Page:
Ostracod-based reconstruction of bottom water conditions in the inner sea of the Maldives during the Pleistocene (IODP Site U1467, northern Indian Ocean)

Author(s): Alvarez Zarikian, Carlos A.; Nadiri, Chimnaz; Alonso-Garcia, Montserrat; Petruny, Loren M.; Hernandez, Particia; Kroon, Dick; Wright, James; Eberli, Gregor P.; Betzler, Christian
Author Affiliation(s): Primary:
Texas A&M University, International Ocean Discovery Program, College Station, TX, United States
Universidade do Algarve, Portugal
Smithsonian Institution National Museum of Natural History, United States
University of Edinburgh, United Kingdom
Rutgers University, United States
University of Miami, United States
University of Hamburg, Germany
Volume Title: Geological Society of America, 2017 annual meeting & exposition
Source: Abstracts with Programs - Geological Society of America, 49(6); Geological Society of America, 2017 annual meeting & exposition, Seattle, WA, Oct. 22-25, 2017. Publisher: Geological Society of America (GSA), Boulder, CO, United States. ISSN: 0016-7592 CODEN: GAAPBC
Note: In English
Summary: The Maldives carbonate archipelago has been shaped by sea level change, ocean currents, and the onset and intensification of the South Asian Monsoon (SAM). The SAM is an intense climatic phenomenon that provides ample precipitation to southern Asia and is linked to a seasonal reversing wind pattern that controls the modern ocean circulation and productivity in the north and central Indian Ocean, as well as the development of the oxygen minimum zone (OMZ) in the water column. International Ocean Discovery Program (IODP) Expedition 359 drilled eight sites (U1465-U1472) in the carbonate edifice across the Maldives to reconstruct changes in sea level and ocean circulation, as well as monsoon evolution in this mostly unread archive of the Indian Ocean. Site U1467 was cored to 630 m below the sea floor in the Inner Sea at a water depth of 487 m. Because of its location in the center of The Maldives, the Inner Sea is a natural sediment trap. Cores recovered at this site yielded a continuous Miocene to Holocene sedimentary sequence with abundant and well-preserved calcareous microfossils, including ostracods. The focus of this study is to reconstruct glacial/interglacial changes in bottom water ventilation and circulation, and changes in the OMZ related to Monsoon dynamics throughout the Pleistocene by analyzing the deep-sea ostracod record at Site U1467. Ostracods will be compared and discussed within a multiproxy dataset including benthic foraminifera, alkenones, stable isotopes, sediment physical properties, and X-ray fluorescence spectrometry. Results show that ostracod variability reflects Pleistocene changes in sea-level, bottom water ventilation, and monsoon intensification in the northern Indian Ocean.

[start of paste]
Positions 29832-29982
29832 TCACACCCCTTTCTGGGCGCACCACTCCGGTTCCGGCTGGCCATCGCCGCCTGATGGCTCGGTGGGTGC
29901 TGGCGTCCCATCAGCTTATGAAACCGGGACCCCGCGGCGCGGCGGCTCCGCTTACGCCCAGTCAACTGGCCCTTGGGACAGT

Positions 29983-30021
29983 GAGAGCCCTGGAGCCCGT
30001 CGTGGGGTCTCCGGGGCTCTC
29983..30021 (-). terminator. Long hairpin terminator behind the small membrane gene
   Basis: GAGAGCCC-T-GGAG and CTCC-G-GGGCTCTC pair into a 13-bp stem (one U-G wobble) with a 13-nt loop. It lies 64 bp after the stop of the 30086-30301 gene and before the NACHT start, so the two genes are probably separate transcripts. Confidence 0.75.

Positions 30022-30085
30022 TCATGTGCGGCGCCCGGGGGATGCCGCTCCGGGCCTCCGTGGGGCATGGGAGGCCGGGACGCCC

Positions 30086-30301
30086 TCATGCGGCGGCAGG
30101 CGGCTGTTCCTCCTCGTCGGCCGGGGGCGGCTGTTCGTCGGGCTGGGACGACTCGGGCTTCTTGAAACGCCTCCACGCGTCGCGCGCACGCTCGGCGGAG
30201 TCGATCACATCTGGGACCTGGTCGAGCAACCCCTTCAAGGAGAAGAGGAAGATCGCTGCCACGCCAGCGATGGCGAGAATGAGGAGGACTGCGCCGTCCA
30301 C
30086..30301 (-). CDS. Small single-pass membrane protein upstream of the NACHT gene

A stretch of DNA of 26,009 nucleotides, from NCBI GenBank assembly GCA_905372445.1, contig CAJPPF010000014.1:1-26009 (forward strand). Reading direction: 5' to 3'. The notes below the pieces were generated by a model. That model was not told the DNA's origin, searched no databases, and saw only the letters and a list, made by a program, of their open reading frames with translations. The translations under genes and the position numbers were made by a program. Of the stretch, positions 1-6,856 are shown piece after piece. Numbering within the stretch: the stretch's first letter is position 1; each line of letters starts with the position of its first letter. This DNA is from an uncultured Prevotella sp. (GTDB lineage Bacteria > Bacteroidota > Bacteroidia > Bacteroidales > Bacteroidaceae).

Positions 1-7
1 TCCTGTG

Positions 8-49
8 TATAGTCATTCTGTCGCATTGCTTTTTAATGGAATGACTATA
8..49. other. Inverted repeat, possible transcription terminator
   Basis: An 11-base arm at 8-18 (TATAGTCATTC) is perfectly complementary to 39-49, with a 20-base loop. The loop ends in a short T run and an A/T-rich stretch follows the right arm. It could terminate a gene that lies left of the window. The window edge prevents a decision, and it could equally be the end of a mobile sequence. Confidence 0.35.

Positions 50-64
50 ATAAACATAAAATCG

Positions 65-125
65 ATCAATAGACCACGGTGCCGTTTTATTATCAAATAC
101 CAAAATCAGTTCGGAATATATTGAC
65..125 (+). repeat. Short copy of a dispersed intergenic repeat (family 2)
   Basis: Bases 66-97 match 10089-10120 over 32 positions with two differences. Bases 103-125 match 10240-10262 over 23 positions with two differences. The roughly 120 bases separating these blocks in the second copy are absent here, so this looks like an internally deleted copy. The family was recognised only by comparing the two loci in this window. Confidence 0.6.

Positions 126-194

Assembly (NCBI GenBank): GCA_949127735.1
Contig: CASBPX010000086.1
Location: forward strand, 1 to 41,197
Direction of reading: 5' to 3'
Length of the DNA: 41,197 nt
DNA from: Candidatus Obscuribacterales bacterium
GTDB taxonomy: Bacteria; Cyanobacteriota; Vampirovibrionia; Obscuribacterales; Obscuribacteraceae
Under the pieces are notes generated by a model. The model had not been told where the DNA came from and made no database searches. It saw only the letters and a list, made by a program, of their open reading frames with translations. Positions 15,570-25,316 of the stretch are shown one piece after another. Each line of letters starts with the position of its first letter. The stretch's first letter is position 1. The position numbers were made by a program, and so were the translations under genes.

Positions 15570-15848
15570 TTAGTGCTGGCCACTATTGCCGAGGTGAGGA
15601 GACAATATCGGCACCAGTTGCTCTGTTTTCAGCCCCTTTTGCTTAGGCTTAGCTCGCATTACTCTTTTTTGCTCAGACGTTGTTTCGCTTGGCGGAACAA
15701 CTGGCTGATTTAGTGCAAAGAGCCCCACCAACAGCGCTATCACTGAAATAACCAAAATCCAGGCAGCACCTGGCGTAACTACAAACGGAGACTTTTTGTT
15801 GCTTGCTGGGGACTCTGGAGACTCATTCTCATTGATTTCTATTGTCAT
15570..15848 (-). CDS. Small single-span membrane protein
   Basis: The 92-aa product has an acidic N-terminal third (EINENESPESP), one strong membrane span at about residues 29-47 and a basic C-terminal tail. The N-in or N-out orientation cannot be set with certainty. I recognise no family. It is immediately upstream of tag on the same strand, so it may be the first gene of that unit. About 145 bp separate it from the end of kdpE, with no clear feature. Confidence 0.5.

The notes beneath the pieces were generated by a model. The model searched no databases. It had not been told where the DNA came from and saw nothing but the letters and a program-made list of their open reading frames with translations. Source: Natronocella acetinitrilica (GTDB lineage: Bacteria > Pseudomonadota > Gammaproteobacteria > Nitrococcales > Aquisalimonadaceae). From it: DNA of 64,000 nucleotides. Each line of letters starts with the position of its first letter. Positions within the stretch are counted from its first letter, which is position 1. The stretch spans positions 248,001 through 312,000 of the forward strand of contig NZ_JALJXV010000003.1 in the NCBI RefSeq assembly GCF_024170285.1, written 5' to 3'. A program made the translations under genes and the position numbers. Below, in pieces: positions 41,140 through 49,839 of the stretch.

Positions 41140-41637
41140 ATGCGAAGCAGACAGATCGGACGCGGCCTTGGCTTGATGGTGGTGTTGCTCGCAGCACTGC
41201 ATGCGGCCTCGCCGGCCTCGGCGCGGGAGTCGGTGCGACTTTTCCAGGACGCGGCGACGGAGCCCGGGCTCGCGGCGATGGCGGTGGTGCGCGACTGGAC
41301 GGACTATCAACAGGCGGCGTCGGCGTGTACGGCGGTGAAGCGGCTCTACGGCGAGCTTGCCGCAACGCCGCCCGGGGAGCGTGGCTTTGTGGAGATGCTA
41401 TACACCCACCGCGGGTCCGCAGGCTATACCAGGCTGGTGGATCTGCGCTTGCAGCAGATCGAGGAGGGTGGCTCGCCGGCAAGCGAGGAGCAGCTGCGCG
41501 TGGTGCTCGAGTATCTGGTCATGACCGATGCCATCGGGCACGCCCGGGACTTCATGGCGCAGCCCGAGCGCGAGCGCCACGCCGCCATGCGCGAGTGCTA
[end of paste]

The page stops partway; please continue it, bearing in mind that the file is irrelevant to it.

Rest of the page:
Year of Publication: 2017
Research Program: IODP Integrated Ocean Drilling Program
IODP2 International Ocean Discovery Program
Key Words: 02 Geochemistry; 24 Surficial Geology, Quaternary Geology; Alkenones; Arthropoda; Assemblages; Cenozoic; Crustacea; Expedition 359; Foraminifera; IODP Site U1467; Indian Ocean; Indian Ocean Islands; International Ocean Discovery Program; Isotopes; Ketones; Maldive Islands; Mandibulata; Marine environment; Microfossils; Organic compounds; Ostracoda; Paleo-oceanography; Paleoclimatology; Paleoenvironment; Pleistocene; Quaternary; Spectra; Stable isotopes; X-ray fluorescence spectra
Coordinates: N045101 N045103 E0731702 E0731701
Record ID: 2018059097
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